Taxes are a part of making money. The following is a list of taxes that you will incur as a real estate investor in Japan when buying, selling and owning Japanese real estate.
Taxes When Acquiring Real Estate In Japan
Anyone who makes money will have to pay taxes; as Oliver Wendell Holmes, Jr. once said, “Taxes are what we pay for civilized society.” Real estate in Japan is no different. When acquiring real estate in Japan, there are some taxes that either the buyer or the seller will have to pay. These include: stamp tax, registration and real estate acquisition tax and maybe some consumption tax. This list might seem daunting, but hold on for the good news. Not all of them apply all the time. Some of these are also only a fraction of a percent. Some of these taxes only apply to the ‘tax-assessed value’ of the property, not the ‘market price’ (which is wonderful, because in Japan, the tax-assessed value is often much lower than the market value and ordinarily around 50% of the purchase price). All of this whittles down the list of taxes and how much they will cost, and many of them are conveniently rolled up by the real estate agent into one amount and, once paid during the real estate acquisition process or shortly afterwards, never have to be paid again.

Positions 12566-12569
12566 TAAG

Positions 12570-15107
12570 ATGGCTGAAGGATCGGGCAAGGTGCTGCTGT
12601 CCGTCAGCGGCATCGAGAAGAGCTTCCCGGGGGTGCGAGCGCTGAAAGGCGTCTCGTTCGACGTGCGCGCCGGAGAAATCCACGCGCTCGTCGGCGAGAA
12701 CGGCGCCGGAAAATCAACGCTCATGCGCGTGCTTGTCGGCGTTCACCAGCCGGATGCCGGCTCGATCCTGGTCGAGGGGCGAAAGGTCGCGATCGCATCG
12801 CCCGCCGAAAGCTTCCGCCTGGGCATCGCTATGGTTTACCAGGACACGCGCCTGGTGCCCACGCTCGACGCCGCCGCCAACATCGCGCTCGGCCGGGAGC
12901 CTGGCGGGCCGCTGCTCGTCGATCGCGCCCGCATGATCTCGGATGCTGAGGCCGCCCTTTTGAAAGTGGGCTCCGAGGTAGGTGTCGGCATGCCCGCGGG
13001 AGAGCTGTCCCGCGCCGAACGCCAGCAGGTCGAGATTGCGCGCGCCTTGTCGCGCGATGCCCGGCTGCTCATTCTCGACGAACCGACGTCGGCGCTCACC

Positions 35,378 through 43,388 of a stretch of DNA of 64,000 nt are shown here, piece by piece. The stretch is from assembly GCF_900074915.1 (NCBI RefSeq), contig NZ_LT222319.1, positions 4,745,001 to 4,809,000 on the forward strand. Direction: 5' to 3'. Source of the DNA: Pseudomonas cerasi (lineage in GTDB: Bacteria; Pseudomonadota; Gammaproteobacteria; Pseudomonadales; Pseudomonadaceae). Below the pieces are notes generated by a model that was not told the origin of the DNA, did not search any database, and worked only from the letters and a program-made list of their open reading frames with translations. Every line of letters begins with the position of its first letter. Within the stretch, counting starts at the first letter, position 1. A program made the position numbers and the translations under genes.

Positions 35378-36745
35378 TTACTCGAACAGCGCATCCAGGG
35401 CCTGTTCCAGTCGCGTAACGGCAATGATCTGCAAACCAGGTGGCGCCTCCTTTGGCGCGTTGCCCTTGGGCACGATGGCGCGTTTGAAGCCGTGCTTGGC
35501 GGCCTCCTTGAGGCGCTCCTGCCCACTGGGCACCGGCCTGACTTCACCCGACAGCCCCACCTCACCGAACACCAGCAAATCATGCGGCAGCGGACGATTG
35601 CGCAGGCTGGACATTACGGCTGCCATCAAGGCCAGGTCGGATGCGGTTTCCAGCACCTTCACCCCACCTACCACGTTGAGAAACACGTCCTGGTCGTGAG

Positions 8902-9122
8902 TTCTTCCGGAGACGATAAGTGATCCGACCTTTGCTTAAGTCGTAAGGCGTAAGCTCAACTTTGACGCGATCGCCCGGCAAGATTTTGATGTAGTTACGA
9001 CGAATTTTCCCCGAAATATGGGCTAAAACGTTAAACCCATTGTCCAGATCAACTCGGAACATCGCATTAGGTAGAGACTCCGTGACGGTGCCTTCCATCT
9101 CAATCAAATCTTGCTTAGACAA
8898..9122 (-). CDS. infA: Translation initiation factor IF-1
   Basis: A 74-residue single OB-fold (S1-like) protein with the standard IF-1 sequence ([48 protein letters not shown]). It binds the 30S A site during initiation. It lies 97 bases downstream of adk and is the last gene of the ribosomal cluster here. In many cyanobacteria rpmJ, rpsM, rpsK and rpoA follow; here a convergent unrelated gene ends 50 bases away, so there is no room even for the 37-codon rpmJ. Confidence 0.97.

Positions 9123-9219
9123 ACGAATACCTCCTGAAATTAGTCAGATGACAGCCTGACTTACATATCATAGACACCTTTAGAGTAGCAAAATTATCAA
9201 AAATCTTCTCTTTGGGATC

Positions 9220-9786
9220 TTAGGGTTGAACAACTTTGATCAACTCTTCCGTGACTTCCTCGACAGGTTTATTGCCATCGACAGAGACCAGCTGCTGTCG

Consumption Tax In Japan
If you have ever bought something from a convenience store in Japan, such as 7-Eleven or Family Mart, then you have already paid this tax, whether it was on your bentō box or a can of beer, listed on your receipt as 「内消費税等」 (“nai-shōhizei nado,” “included consumption tax, etc.”). Did you know that consumption tax (消費税) can apply to real estate, as well?
At this time, the consumption tax is 8%, but it is set to go up to 10% on October 1, 2019. Whether this actually happens on October 1, or whether it will be postponed, remains to be seen—previous hikes in the consumption tax, such as when it increased from 5% to 8% a number of years ago, have been delayed. A 10% consumption tax is not the end of the line; this number could go up or down in the future. The good news is that this consumption tax does not apply to land, only properties, and only on a newly-built property. A real estate investor interested in buying property that is a few years old will not pay this tax- and we exclusively recommend used properties for investment.
Japanese Stamp Tax
One pays stamp tax, or inshizei (印紙税) on all transactions exceeding ¥10,000. This stamp tax ranges from ¥200 for transactions of equal to or less than ¥0.5 million (rare in the world of Japanese real estate—perhaps a small weekend farming plot in rural Hokkaidō) to ¥480,000 if the property is worth ¥500 billion or more (about US$4.58 billion). Because of this, stamp tax is extremely unlikely to be a significant cost in your calculations.
Real Estate Registration Tax